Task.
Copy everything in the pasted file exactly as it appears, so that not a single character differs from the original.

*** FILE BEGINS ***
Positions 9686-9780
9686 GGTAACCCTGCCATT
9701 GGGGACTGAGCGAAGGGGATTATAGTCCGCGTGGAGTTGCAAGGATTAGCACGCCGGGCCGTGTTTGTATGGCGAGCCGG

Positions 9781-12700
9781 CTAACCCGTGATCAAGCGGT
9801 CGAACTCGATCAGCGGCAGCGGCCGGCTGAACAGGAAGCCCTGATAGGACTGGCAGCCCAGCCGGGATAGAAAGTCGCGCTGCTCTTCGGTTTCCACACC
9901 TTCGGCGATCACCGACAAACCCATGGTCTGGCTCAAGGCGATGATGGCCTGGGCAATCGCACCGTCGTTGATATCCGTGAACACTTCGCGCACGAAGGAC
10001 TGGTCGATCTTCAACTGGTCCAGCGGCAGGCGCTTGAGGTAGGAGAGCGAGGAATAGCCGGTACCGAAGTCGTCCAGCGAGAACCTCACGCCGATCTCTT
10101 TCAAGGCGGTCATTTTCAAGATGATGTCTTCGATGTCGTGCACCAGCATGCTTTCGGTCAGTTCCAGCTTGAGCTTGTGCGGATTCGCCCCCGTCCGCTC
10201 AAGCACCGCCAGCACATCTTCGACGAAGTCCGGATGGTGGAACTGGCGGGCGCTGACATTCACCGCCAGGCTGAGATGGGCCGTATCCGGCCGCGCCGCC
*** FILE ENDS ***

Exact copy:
Positions 9686-9780
9686 GGTAACCCTGCCATT
9701 GGGGACTGAGCGAAGGGGATTATAGTCCGCGTGGAGTTGCAAGGATTAGCACGCCGGGCCGTGTTTGTATGGCGAGCCGG

Positions 9781-12700
9781 CTAACCCGTGATCAAGCGGT
9801 CGAACTCGATCAGCGGCAGCGGCCGGCTGAACAGGAAGCCCTGATAGGACTGGCAGCCCAGCCGGGATAGAAAGTCGCGCTGCTCTTCGGTTTCCACACC
9901 TTCGGCGATCACCGACAAACCCATGGTCTGGCTCAAGGCGATGATGGCCTGGGCAATCGCACCGTCGTTGATATCCGTGAACACTTCGCGCACGAAGGAC
10001 TGGTCGATCTTCAACTGGTCCAGCGGCAGGCGCTTGAGGTAGGAGAGCGAGGAATAGCCGGTACCGAAGTCGTCCAGCGAGAACCTCACGCCGATCTCTT
10101 TCAAGGCGGTCATTTTCAAGATGATGTCTTCGATGTCGTGCACCAGCATGCTTTCGGTCAGTTCCAGCTTGAGCTTGTGCGGATTCGCCCCCGTCCGCTC
10201 AAGCACCGCCAGCACATCTTCGACGAAGTCCGGATGGTGGAACTGGCGGGCGCTGACATTCACCGCCAGGCTGAGATGGGCCGTATCCGGCCGCGCCGCC